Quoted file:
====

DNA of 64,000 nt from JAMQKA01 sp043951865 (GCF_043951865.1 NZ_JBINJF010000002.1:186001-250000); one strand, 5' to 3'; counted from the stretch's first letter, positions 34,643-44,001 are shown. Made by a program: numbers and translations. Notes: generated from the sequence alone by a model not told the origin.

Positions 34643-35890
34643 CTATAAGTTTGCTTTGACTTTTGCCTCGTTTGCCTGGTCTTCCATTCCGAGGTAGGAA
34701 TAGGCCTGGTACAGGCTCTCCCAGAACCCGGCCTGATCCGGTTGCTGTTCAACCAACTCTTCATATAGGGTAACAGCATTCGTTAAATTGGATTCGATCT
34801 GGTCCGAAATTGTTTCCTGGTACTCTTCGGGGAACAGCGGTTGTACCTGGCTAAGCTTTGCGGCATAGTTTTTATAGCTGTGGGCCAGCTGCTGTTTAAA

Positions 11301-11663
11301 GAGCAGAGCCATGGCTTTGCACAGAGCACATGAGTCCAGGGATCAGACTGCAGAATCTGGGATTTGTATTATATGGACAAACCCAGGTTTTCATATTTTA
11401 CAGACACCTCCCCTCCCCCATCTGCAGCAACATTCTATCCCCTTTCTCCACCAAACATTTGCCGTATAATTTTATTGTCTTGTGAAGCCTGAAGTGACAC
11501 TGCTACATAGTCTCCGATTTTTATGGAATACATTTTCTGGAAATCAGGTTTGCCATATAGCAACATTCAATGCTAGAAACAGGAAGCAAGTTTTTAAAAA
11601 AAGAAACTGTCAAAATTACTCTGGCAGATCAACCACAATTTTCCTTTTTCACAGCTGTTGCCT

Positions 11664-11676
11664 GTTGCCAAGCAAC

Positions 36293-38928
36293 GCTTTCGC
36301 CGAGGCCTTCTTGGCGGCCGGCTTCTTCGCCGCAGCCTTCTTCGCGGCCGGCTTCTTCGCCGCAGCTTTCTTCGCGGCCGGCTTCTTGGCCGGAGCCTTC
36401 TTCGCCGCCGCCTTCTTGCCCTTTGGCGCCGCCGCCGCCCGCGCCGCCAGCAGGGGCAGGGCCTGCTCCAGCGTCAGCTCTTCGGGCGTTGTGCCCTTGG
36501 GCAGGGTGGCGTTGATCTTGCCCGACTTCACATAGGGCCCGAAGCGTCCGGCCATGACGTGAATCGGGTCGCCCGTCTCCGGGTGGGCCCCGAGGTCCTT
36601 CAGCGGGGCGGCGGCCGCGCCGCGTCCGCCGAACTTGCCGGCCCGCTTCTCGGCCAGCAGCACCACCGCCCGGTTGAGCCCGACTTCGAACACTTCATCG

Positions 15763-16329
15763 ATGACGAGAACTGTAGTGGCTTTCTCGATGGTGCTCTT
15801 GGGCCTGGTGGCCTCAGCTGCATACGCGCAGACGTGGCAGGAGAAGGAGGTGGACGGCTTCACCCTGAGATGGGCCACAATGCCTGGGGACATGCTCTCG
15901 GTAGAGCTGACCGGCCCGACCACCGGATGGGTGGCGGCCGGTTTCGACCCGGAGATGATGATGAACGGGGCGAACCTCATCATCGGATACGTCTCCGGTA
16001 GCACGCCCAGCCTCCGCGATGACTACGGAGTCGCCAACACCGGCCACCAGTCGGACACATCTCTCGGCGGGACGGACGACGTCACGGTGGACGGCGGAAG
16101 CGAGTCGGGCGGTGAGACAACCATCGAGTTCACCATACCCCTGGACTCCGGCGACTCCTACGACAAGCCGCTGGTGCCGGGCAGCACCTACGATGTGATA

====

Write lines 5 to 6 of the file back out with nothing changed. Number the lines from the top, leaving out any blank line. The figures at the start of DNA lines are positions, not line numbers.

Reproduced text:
34801 GGTCCGAAATTGTTTCCTGGTACTCTTCGGGGAACAGCGGTTGTACCTGGCTAAGCTTTGCGGCATAGTTTTTATAGCTGTGGGCCAGCTGCTGTTTAAA

Positions 11301-11663